Shooting of Michael Brown and Ferguson unrest
Gov. Nixon first turned over control of the town to the Missouri State Highway Patrol and later declared a state of emergency and implemented nightly curfews, later calling in the National Guard to help restore peace and order. The unrest continued on November 24, 2014 after the police officer who shot Michael Brown was not indicted by a grand jury.
|Democratic||Jay Nixon (incumbent)||1,485,147||54.68%||−3.71%|
|Missouri Gubernatorial Democratic Primary Election, 2012|
|Democratic||Jay Nixon (incumbent)||270,140||85.99|
|Missouri Gubernatorial Democratic Primary Election 2008|
As Attorney General
|Democratic||Jay Nixon (incumbent)||1,592,842||59.96|
|Libertarian||David R. Browning||43,538||1.64||-|
|Democratic||Jay Nixon (incumbent)||1,378,296||60.25|
|Democratic||Jay Nixon (incumbent)||1,243,091||59.42|
|Republican||David L. Steelman||1,064,814||46.05|
|Libertarian||Mitchell J. Moore||92,576||4.00||-|
U.S. Senate elections
|Libertarian||Tamara A. Millay||31,876||2.02||-|
|Reform||James F. Newport||8,780||0.56|
|Missouri U.S. Senate Democratic Primary Election 1998|
- "Jay Nixon". Nationaljournal.com. February 13, 1956. Retrieved April 1, 2015.
- "Jay Nixon ancestry". Freepages.genealogy.rootsweb.ancestry.com. Retrieved March 12, 2012.
- "Biography of Missouri Governor Jay Nixon". Governor.mo.gov. November 4, 2008. Retrieved September 16, 2010.
- Leonard, Scott. "Home". Barristermagazine.com. Retrieved April 1, 2015.
-  Archived July 21, 2007, at the Wayback Machine.
- Jason Falls. "Hey, Put Your Twitter Where Your Mouth Is". Socialmediaexplorer.com. Retrieved August 20, 2014.
- Keller, Rudi (September 28, 2008). "Local News: Jay Nixon: A life in public service (09/28/08)". Semissourian.com. Retrieved April 1, 2015.
- "Nixon blames 'overzealousness' for militia report". Web.archive.org. Archived from the original on March 30, 2009. Retrieved August 20, 2014.
-  Archived February 10, 2012, at the Wayback Machine.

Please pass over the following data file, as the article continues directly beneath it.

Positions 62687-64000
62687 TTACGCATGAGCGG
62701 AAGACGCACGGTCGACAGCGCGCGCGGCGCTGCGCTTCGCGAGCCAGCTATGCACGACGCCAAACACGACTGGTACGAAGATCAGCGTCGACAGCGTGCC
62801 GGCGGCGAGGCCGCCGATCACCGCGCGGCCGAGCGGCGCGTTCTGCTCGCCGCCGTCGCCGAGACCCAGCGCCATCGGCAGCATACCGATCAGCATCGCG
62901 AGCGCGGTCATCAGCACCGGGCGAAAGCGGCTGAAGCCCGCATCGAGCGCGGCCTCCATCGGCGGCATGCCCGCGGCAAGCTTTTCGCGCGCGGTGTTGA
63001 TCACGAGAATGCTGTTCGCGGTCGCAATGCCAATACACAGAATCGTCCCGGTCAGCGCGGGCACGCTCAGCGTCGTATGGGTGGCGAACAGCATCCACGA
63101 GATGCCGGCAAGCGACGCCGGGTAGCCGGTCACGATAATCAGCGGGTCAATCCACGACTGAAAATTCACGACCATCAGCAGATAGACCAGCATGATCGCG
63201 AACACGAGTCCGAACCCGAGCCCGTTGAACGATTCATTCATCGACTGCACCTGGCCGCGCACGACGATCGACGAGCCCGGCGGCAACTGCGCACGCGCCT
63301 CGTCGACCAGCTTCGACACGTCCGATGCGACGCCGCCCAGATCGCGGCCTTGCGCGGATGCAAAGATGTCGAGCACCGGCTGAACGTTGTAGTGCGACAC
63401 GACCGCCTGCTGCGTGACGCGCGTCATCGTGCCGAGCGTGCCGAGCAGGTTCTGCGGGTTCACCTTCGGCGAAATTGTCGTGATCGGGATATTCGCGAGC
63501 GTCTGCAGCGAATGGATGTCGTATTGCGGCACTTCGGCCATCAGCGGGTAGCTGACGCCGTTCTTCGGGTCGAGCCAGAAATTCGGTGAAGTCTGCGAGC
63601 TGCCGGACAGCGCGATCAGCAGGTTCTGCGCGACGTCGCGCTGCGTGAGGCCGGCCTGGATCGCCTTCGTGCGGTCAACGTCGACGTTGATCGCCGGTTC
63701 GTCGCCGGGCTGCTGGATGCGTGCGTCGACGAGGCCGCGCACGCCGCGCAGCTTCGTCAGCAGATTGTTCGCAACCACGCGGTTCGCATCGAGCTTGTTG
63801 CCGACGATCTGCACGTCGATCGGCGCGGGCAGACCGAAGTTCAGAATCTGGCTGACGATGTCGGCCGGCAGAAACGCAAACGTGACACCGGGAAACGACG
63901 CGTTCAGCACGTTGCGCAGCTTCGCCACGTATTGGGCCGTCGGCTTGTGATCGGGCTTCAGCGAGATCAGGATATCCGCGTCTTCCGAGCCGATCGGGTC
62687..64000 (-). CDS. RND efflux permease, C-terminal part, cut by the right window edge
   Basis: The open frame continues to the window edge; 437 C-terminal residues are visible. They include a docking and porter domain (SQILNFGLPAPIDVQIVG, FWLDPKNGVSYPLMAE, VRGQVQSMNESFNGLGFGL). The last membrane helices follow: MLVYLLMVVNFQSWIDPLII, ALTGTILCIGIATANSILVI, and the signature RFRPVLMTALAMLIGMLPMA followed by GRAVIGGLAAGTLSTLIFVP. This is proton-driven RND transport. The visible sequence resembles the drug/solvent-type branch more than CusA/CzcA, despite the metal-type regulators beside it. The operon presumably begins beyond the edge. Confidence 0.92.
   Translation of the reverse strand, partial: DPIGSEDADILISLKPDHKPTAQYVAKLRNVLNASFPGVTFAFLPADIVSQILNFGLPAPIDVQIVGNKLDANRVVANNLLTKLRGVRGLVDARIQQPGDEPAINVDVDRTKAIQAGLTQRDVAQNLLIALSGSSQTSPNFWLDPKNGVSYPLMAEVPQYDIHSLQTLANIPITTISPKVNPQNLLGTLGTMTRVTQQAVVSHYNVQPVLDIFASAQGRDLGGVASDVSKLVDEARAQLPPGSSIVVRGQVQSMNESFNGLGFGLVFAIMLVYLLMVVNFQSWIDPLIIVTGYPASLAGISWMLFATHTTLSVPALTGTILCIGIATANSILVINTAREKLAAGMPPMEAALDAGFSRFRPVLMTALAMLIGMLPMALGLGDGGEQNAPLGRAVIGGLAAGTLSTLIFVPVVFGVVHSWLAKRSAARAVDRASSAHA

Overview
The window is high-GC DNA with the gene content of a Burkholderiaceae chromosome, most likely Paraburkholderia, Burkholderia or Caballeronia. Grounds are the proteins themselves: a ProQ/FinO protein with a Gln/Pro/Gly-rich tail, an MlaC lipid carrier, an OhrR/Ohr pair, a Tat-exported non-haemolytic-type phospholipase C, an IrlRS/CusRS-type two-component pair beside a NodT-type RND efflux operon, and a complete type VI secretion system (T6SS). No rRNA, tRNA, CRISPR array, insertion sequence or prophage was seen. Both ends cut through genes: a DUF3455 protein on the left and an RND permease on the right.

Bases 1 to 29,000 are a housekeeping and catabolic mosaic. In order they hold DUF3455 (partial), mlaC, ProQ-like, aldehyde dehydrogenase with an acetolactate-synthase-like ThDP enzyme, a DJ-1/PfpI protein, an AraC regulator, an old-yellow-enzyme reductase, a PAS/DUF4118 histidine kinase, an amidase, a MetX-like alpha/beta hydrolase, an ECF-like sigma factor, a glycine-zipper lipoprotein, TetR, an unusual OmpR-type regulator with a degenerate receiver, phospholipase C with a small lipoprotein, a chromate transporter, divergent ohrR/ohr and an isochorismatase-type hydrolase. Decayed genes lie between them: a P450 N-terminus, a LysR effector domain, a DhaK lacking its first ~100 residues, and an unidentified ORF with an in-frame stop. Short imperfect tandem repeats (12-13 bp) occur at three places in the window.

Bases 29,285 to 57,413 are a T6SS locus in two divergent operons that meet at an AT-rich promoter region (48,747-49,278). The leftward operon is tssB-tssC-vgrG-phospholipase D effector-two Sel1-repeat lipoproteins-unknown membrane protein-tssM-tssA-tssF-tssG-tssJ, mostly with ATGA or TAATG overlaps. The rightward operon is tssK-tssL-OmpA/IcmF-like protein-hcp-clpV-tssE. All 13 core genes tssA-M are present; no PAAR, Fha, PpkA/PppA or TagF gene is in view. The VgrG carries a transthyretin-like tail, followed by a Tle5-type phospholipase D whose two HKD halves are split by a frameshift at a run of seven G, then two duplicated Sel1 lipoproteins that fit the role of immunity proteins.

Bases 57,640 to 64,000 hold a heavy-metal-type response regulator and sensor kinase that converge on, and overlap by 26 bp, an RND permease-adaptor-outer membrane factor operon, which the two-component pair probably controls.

- Reilly, Katie (August 13, 2016), Missouri’s Governor Cut Funding to the State’s Public Defenders. So They Assigned Him a Case, Time, retrieved August 13, 2016
- Barrett, Michael (July 13, 2016), Public Defender Files Legal Challenge to Governor’s Withhold Actions, Missouri State Public Defender, Office of the Director, retrieved August 14, 2016
- "600, Public Defenders", Missouri Revised Statutes, Missouri General Assembly, July 13, 2016, retrieved August 14, 2016
- Barrett, Michael (August 2, 2016), Letter to the Honorable Jay Nixon (PDF), Missouri State Public Defender, Office of the Director, retrieved August 13, 2016
- Barrett, Michael (August 9, 2016), Public Defender Response to Governor’s Comments (PDF), Missouri State Public Defender, Office of the Director, retrieved August 13, 2016
- Wallace, Jo-Ann; et al. (June 2008), A Race to the Bottom: Evaluation: Trial-Level Indigent Defense Systems In Michigan (PDF), National Legal Aid & Defender Association, retrieved August 14, 2016
- Martin, Luke X. (August 11, 2016), Missouri's Top Public Defender Doubles Down On Jay Nixon's Assignment, KCUR Public Radio, retrieved August 13, 2016
- "Police in Ferguson ignite debate about military tactics". USA Today. August 19, 2014. Retrieved April 1, 2015.
- Gibbons, Thomas (August 14, 2014). "Military veterans see deeply flawed police response in Ferguson". The Washington Post. Retrieved April 1, 2015.
- Davey, Monica; Julie Bosman (November 24, 2014). "Protests Flare After Ferguson Police Officer Is Not Indicted". The New York Times. Retrieved April 1, 2015.
- Harlan, Chico (November 25, 2014). "After a night of violence in Ferguson, Nixon moves to prevent more destruction". The Washington Post. Retrieved April 1, 2015.
-  Archived November 15, 2012, at the Wayback Machine.